Archive for ERC

Ten Years of the European Research Council

Posted in Politics, Science Politics with tags , , , , on February 9, 2017 by telescoper

This little video reminded me that we’re coming up to the tenth anniversary of the founding of the European Research Council (ERC).

 

In my opinion the ERC has been an outstanding success that has revitalized science across the continent and here in the United Kingdom. Sadly the UK government has decided that the United Kingdom will play no further part in ERC-funded schemes or any other programme funded by the EU.  The participation of UK scientists has already started to diminish and when it dries up completely there will be a significant loss of research income, especially for fundamental science. I’m grateful to Paul Crowther for pointing out that over the past decade there have been no fewer than 176 ERC awards to UK physics departments, meaning over  1/3 of a billion Euros in research funding.

I estimate that most physics & astronomy departments in the UK will lose 20-30% of their research income as a result of leaving the EU. Most also have a similar fraction of staff who are EU nationals, many of whom will leave because of the UK government’s shocking refusal to guarantee their right to remain. I find it sad beyond words that we as a nation are not only about to throw away our leading role in so many excellent research projects but also destroy our own credibility as a civilized nation by the mean-spirited way we are behaving.

But the ERC will at least offer British scientists two ways to continue their involvement with EU programmes. The first is that existing grants are portable, so principal investigators who decided to relocate to an EU country can take their funding with them. The second is that future ERC grants are open to applicants from any country in the world who wish to carry out their research within the EU.

As Niels Bohr famously remarked “prediction is very difficult, especially about the future”. I don’t know whether there will be a significant brain drain to the EU from the UK as a result of BrExit, but I do know many colleagues are talking about it right now. As for myself, if someone were to offer me a job in Europe I’d definitely take it.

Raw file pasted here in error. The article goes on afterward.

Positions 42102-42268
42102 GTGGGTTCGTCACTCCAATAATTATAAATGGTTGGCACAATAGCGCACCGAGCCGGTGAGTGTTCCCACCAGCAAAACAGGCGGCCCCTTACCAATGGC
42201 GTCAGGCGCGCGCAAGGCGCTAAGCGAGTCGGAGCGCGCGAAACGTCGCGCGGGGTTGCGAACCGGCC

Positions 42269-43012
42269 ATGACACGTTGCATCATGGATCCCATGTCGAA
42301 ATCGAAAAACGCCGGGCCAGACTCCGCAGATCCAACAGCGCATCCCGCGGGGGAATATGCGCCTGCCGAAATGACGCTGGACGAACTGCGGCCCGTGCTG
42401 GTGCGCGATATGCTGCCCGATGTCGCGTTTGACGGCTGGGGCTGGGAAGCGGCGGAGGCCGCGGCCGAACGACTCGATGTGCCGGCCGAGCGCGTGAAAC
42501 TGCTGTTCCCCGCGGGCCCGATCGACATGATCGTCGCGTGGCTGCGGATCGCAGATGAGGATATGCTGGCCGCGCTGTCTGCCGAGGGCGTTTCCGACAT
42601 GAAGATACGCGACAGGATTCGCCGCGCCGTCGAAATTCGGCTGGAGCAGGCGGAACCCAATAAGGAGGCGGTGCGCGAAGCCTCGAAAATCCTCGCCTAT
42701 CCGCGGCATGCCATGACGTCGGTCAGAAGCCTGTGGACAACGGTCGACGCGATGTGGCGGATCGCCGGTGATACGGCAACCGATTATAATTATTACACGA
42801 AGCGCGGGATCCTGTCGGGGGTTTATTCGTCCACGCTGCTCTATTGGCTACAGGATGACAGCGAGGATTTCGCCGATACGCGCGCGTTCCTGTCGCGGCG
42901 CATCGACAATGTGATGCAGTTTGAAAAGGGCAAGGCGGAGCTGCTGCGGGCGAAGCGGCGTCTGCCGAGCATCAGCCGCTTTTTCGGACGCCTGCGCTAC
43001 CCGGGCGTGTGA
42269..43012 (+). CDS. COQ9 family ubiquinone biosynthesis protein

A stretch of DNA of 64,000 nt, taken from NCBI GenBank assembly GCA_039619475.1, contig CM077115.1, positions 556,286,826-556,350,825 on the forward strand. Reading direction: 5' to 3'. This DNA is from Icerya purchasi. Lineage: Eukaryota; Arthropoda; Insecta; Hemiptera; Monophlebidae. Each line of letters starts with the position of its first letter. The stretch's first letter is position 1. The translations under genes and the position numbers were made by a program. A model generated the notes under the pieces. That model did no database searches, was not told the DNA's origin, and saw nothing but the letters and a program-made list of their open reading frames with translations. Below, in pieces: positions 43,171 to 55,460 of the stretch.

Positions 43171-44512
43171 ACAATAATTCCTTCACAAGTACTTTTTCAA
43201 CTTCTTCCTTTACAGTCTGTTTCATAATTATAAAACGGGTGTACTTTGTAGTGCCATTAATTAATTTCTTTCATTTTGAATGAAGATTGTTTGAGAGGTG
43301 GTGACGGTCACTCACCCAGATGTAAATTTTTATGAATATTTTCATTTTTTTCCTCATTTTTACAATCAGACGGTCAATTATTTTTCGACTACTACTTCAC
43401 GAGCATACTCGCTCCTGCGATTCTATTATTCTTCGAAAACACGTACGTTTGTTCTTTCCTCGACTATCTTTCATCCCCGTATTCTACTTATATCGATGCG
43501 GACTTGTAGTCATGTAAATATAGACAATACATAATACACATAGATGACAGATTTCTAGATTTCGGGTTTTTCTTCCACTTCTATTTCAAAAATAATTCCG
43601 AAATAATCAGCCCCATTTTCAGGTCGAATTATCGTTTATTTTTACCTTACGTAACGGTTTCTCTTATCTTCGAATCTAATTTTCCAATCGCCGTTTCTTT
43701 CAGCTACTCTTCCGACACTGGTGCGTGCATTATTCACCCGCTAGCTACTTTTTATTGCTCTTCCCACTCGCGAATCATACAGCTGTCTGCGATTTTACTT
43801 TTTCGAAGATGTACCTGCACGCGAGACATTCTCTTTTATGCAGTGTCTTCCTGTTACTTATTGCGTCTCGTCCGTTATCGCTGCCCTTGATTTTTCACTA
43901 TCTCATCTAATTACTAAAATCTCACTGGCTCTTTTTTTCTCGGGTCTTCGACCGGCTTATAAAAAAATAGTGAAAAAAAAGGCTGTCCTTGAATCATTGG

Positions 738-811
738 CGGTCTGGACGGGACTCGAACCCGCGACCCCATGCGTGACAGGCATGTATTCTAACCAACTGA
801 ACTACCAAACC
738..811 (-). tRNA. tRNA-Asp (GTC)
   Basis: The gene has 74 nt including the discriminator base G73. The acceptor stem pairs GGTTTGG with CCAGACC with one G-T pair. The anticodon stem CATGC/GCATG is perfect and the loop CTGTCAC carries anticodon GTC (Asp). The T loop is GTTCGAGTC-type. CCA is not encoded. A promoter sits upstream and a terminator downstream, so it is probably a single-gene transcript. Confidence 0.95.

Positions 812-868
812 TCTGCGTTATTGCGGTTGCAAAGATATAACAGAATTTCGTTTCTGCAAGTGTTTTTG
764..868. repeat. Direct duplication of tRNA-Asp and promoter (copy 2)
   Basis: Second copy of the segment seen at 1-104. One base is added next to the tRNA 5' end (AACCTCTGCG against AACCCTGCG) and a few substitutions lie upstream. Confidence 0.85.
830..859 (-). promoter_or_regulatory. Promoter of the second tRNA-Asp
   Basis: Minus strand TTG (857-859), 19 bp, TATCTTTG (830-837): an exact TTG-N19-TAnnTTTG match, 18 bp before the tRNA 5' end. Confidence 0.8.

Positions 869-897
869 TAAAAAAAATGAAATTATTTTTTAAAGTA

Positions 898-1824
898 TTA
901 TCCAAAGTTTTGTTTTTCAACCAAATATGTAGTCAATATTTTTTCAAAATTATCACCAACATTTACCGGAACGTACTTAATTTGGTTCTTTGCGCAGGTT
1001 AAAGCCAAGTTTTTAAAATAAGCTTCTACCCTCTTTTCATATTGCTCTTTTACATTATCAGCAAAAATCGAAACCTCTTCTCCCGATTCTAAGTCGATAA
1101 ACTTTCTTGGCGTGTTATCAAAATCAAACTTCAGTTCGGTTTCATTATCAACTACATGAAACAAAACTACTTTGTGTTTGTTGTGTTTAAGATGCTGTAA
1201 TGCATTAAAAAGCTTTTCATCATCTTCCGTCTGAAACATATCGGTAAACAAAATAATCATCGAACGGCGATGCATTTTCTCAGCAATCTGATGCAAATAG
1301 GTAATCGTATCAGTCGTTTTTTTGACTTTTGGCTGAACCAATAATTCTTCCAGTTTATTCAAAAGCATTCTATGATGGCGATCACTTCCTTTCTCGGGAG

(My CV is available on request).

 

 

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Why the EU is Vital to UK Science

Posted in Politics, Science Politics with tags , , , on February 22, 2016 by telescoper

The EU referendum campaign may only just have started but already there have been deliberate attempts to mislead the electorate about the realitites of  EU membership. I know that people will consider a wide range of issues before casting their vote in the forthcoming referendum. I am glad there is to be a referendum because there is at least a chance that some truth will emerge as these topics are discussed publicly over the next four months.

My views on the wider questions raised by the referendum are of no greater value than anyone else’s so I am going to restrict myself here to one issue that I do know something about: the importance of continued EU membership to UK Science. Before going on I will state, for the record, that I am not in receipt of any grants or other income from the EU. Not that this should matter. I deeply resent the snide implications of the “out” campaign that  ERC or other EU grants represent some form of gravy train. They don’t. Such awards are highly competitive and subject to strict accounting rules. They are used to fund research not to generate personal wealth. Scientists are not bankers.